Improving the Throughput of File Transfers

Jan has blogged about the development of async io and threaded stat() at


$ vmstat 5

If you are using a threaded io-backend (e.g. gthread-aio) and see that the `@b` column
reaches the value of
`server.max-read-threads`@ you know that now all threads are
waiting for the disk to respond.


$ iostat -x 5

`@r/s`@ is the number of requests per second which are handled by the disk. Due to
the nature of hard-disks there is a upper limit you can get here:

max-rps = (disk-rpm / 60) * 2

((7200 rot/min) / (60 s/min)) * 2 seek/rot = 120 * 2 seek/rot = 240 seek/s

For each request handle by the disk it has to do a seek. In the best case the next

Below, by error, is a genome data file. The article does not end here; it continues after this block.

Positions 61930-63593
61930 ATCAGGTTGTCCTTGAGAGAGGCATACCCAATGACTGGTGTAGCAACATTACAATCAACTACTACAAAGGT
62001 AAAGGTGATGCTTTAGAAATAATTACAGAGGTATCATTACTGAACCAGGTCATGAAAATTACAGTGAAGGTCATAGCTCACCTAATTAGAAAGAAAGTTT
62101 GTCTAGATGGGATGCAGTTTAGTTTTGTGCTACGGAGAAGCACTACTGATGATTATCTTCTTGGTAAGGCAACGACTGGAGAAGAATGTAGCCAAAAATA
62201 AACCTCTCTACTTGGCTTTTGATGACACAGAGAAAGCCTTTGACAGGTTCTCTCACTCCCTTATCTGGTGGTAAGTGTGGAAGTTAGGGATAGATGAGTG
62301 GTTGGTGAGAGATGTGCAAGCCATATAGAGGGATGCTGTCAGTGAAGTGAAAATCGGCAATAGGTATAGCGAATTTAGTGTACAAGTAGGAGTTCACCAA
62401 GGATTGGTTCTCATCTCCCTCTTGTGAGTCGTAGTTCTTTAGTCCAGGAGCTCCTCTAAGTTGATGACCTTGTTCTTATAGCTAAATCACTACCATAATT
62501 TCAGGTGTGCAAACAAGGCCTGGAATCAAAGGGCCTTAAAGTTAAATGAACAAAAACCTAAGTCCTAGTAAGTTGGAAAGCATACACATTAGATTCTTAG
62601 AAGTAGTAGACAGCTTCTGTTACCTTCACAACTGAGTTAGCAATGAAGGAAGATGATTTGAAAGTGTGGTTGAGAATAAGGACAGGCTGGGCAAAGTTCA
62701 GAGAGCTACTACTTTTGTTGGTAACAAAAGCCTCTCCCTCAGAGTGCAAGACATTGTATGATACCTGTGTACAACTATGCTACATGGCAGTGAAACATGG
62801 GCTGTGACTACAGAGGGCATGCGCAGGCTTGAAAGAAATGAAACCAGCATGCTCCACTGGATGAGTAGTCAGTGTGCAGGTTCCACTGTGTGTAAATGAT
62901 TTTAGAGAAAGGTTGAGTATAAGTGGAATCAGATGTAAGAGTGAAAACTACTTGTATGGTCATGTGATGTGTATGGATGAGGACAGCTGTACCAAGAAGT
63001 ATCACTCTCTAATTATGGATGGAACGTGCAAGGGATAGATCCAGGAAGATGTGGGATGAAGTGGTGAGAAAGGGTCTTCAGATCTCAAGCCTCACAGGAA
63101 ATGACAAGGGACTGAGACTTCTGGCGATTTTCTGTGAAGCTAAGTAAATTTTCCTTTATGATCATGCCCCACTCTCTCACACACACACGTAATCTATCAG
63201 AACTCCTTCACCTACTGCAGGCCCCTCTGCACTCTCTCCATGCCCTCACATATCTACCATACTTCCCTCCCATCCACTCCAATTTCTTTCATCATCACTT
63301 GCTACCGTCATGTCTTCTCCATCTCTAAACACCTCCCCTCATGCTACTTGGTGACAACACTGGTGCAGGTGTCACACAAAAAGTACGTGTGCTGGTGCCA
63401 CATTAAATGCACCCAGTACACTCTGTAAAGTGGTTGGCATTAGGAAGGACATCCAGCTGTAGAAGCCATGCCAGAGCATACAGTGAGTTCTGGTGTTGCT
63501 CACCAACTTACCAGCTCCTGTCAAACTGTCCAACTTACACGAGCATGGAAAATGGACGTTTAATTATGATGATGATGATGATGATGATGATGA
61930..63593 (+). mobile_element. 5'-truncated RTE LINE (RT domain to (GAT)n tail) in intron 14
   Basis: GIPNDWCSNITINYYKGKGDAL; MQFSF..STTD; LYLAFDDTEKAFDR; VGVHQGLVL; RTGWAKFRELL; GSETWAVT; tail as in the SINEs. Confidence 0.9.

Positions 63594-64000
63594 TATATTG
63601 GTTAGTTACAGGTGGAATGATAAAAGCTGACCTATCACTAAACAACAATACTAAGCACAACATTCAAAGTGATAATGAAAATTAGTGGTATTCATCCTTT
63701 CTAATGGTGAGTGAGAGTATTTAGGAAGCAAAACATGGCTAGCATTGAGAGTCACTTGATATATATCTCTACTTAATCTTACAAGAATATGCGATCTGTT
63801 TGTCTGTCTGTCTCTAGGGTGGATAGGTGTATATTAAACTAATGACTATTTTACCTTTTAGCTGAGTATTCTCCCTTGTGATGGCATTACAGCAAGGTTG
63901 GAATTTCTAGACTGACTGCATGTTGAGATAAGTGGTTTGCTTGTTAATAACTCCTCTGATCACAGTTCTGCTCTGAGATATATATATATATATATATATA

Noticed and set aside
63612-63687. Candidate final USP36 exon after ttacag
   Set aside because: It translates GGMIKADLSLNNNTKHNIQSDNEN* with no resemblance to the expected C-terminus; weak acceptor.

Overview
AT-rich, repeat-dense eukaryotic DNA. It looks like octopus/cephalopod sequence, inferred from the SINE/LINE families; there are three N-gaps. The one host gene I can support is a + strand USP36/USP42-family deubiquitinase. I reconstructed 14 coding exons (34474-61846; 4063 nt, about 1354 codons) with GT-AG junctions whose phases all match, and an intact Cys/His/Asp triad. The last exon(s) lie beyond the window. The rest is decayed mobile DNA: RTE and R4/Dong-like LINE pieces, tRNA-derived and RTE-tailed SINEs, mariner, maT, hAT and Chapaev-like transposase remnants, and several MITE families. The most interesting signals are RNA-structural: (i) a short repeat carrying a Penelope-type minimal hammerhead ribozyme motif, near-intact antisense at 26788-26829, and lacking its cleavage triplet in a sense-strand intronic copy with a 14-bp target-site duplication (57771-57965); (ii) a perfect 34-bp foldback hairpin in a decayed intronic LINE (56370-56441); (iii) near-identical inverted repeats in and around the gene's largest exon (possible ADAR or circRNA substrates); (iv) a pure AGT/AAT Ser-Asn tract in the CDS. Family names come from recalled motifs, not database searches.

seek is just around the corner, in the worst case it just passed over the block to
read and has to do a full rotation to get to the place again. On average this means
it has to do half a rotation for a seek or 2 seeks per rotation.

If you have more disks the max-rps sums up IF your data is well distributed over all

`@util%`@ of 100% means that the disk is either at the seek-limit (see r/s) or
the throughput limit.